My Passion for Transcendental Psychology

My original interest in psychology at 12 years old was in parapsychology, or ‘ghost busting’. So it is of no surprise that my passion for transcendental psychology emerged when I first discovered this area soon after completing my degree in psychology and the philosophy of consciousness in the 1990s. What attracted me to transcendental psychology was the systematic psychological exploration of spiritual practice throughout cultures across our planet.

What is Transcendental Psychology?

Transcendental psychology looks at the psychology behind spiritual practice without being influenced by religious dogma. This study enquires into what is happening for the person mentally, emotionally, physiologically and spiritually, in religious and spiritual practices. This includes the psychology of altered states of consciousness, the unconscious and states of meditation.

There was a surge of interest in transcendental psychology and investigations of altered states of consciousness in the 1960s, which included some of my favourite thinkers and writers in this area, such as Stan and Christina Grof (psychiatrists), Ken Wilber (psychologist) and John Welwood (clinical psychologist and psychotherapist). Each of these people contributed a wealth of knowledge through scientific investigation and their own psycho-spiritual practice, to Western science about Eastern and other non-Western spiritual practices and altered states of consciousness.

Therapeutic Implications of Transcendental Psychology

One aspect of transcendental psychology that is important beyond enquiry and research is the therapeutic implications of the non-Western approach of spiritual emergence, and Western concepts of mental illness. We can learn a lot about alternative ways to understand and approach mental illness from other cultures and non-Western spiritual practices. The Spiritual Emergence Network (SEN) was founded in 1980, which aimed to increase awareness about spiritual emergence and promote alternative treatment approaches to mental illness, apart from Western psychological and psychiatric practices (Stanislav & Christina Grof, Spiritual Emergence, 1989).

An interesting finding from transcendental psychological research is that spiritual emergence and a psychotic episode have very similar symptoms, however Western and a lot of non-Western outlooks are completely different in their approach. People in some non-Western cultures who are seen to be transitioning through a spiritual emergency are thought to be on a shamanic journey or “a dark night of the soul”. They are not perceived as sick, mentally ill or deficient in their community and they are supported until they emerge from ‘facing inner or outer demons’. The whole process is simply allowed to run its course without community condemnation. Ironically, it is found that there is a higher rate of people who emerge from “psychosis/spiritual emergence” in non-Western cultures than from Western mental health wards and from using psychiatric medication (Stanislav & Christina Grof, Spiritual Emergence, 1989).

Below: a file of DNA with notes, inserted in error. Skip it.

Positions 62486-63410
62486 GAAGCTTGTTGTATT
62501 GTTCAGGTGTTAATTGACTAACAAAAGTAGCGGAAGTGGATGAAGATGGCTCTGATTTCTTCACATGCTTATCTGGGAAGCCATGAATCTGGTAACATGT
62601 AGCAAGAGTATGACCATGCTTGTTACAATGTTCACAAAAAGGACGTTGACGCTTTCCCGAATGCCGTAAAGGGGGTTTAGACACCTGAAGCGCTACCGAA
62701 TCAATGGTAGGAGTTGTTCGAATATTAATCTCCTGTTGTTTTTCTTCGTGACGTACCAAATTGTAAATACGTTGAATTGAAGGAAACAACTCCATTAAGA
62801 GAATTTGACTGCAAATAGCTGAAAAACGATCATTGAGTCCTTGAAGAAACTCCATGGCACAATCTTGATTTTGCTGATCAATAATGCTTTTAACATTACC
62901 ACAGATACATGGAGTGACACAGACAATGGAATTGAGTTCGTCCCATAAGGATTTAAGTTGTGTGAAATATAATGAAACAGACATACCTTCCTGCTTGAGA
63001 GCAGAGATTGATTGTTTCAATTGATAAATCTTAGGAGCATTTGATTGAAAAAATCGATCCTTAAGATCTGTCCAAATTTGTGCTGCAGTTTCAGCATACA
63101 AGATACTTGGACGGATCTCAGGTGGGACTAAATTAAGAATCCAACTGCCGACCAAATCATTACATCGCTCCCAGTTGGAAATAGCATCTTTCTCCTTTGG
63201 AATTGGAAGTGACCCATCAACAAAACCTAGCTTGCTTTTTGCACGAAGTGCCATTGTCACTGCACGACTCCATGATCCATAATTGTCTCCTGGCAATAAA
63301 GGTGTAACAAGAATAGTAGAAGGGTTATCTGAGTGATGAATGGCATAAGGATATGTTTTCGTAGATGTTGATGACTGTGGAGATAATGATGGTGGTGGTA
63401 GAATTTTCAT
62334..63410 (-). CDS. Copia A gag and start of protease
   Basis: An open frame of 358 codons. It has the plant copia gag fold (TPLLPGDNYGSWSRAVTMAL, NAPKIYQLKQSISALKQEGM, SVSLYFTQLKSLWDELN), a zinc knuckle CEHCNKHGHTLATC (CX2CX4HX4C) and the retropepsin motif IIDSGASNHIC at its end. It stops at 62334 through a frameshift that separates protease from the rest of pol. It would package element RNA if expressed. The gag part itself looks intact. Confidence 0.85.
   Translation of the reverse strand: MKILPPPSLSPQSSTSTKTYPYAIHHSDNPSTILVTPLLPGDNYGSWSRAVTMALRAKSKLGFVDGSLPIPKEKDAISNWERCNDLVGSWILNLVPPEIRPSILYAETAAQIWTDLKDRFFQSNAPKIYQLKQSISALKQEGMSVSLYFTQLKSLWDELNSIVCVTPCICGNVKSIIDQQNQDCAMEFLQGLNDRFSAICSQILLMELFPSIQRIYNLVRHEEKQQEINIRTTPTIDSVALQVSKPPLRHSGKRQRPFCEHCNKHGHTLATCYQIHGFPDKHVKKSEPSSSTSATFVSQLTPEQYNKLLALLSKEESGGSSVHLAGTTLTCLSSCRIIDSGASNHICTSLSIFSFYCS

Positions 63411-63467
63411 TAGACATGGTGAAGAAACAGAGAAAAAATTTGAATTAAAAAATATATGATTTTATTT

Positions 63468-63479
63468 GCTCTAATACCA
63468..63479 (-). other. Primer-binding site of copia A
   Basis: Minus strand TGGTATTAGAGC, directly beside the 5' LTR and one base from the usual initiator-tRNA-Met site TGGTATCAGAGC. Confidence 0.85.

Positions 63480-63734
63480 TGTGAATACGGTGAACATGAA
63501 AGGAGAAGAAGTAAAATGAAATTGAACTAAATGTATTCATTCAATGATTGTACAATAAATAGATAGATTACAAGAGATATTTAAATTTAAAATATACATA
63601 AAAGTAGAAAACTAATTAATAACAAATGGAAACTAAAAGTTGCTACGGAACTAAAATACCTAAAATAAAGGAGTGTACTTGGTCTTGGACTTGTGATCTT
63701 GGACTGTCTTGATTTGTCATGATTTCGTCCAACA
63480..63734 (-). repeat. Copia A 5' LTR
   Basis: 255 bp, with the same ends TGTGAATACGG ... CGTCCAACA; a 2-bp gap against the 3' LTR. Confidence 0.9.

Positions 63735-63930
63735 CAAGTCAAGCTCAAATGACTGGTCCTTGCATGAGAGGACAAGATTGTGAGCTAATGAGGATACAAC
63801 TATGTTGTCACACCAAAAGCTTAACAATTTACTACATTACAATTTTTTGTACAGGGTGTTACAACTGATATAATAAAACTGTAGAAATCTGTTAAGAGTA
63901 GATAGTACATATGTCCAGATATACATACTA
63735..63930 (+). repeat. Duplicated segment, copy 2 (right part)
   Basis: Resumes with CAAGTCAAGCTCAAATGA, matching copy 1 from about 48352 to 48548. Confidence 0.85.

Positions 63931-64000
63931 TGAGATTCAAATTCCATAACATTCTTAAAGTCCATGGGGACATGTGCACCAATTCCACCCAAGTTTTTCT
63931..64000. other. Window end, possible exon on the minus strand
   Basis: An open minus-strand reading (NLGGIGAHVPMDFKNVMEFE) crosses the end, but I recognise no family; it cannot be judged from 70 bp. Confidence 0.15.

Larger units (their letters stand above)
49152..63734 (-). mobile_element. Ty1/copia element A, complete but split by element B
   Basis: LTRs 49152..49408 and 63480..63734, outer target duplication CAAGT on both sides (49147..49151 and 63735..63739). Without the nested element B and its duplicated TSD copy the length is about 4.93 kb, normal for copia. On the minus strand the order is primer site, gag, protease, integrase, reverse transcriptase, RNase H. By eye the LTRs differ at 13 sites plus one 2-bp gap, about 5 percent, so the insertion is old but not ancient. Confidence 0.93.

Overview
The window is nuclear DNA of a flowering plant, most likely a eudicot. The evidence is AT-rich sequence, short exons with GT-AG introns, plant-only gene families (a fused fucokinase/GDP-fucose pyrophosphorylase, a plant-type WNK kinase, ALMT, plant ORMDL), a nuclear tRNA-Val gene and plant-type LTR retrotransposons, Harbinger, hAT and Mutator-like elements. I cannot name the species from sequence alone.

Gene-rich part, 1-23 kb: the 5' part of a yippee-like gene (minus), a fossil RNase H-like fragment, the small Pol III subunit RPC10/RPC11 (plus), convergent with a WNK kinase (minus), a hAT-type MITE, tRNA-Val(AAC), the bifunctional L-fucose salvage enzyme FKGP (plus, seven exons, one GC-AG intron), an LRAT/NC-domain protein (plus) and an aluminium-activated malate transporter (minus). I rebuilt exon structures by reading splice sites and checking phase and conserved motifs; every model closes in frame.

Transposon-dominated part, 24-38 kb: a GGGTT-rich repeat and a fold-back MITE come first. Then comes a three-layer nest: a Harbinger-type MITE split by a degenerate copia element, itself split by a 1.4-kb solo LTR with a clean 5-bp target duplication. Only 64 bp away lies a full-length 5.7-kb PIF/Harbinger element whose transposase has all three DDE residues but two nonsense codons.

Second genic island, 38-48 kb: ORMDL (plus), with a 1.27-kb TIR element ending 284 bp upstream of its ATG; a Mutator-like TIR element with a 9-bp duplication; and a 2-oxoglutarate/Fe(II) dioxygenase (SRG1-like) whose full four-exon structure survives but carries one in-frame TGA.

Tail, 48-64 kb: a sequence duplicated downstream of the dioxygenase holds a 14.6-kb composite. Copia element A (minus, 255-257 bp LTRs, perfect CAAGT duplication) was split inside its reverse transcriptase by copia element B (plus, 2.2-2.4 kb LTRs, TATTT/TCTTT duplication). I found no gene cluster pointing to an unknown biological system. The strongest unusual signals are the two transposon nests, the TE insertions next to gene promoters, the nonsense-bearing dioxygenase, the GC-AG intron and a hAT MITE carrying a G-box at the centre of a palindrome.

So while transcendental psychology is often seen as a fringe area of psychology, its clinical implications could be profound!

Apart from psychosis, transcendental psychology could also have implications for treating depression and anxiety. Alternative therapies that are based on Eastern practices and world-views, such as acupuncture, kinesiology and chiropractic practice, all embrace an understanding of energy flow, chakras, meridian systems, pressure points and multidimensional sources of memory that affect current psychological patterns of thought, emotion and behaviour. These sources of memory include unconscious archetypal memories and past life memories. So based on Eastern medicine and world views, depression and anxiety can stem from deeply held unconscious memories that are outside the sight of the conscious mind.  Again, these types of approaches could have a far reaching and revolutionary impact on contemporary psychological theories and therapies.

The Approach Taken at Conscious Solutions

At Conscious Solutions, when working with the human mind, I recognise unconscious sources of information that could affect people’s patterns of thought, emotion and action that repeat themselves throughout people’s lives. When I work with people to decrease depression and anxiety, I help them to increase awareness of sources of memory that underlie their patterns of behaviour, so they can break free from them. Simply by holding an open mind and liberal philosophy as to sources of these patterns from contemporary psychology, allows my work with many people to flourish.

This is also why I often highly recommend that clients access alternative therapies as well as psychotherapy, to help shift stubborn and pervasive patterns. I have also seen the opposite take place, where no psychotherapeutic work was accessed, only energy work. Likewise, from what I have witnessed, the outcomes were not as successful. In my experience, the best outcomes often come from combining psychotherapy and alternative therapies when it comes to depression and anxiety.

“Western psychology has neglected the spiritual domain, to its detriment, while the contemplative paths have lacked an adequate understanding of psychological dynamics, which inevitably play a major part in the process of spiritual development. As long as these dynamics are not recognised, they affect the spiritual practitioner and the spiritual path in covert ways that can exert a distorting influence on the whole understanding. So, in certain ways, [spiritual] awakening needs psychology as much as psychology needs awakening.”

(John Welwood, Toward a Psychology of Awakening, 2002, Page xvi)

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